Fatal distraction: Cell phone use while driving

Lee, K. V., Champagne, C. R., and Francescutti, L. H.
National Institutes of Health

The objective of this literature review was to summarize current evidence about the risks of cell phone use while driving, and to equip physicians with strategies to avoid this dangerous habit and also educate their patients, friends, and family. Information contained in this review addressed important issues, including ways to approach and discuss the topic with others, and to suggest solutions to reduce risk. Gaining understanding of patient perspectives about this topic was encouraged prior to broaching a conversation with them. It was suggested that facts related to the negative effects of distraction and the risks associated with the behaviour be addressed in discussion, and a series of facts that could be used to address different perspectives was shared.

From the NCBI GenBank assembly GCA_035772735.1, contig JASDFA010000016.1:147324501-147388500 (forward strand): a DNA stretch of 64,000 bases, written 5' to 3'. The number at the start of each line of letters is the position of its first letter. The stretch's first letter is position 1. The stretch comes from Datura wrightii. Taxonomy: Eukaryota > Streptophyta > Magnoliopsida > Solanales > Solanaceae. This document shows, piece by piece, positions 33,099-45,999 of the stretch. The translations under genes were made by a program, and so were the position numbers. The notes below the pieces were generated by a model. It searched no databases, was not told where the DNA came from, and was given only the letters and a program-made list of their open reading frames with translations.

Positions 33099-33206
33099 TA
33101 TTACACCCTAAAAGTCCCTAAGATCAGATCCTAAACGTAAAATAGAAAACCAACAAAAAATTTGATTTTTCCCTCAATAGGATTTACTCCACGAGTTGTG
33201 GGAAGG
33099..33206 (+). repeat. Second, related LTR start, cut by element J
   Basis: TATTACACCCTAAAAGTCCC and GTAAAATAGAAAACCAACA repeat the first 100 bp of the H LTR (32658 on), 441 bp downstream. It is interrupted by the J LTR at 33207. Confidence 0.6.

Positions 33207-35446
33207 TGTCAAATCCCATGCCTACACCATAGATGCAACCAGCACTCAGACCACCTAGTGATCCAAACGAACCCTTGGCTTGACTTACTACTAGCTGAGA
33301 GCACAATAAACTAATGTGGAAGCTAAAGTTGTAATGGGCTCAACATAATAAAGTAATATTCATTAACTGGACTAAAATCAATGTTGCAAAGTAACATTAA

Potential solutions that were identified included turning the cell phone off when getting into a vehicle, setting up caller ID and voice mail systems, asking passengers to help by operating the cell phone if needed, and pulling over in a safe location if it is important to make a call. This review underscored the importance of setting a good example to patients, parents, and youth to eliminate the use of cell phones while driving.

Reference
Lee, V. K., Champagne, C. R., & Francescutti, L. H. (2013). Fatal distraction: Cell phone use while driving. Canadian Family Physician, 59(7), 723-725.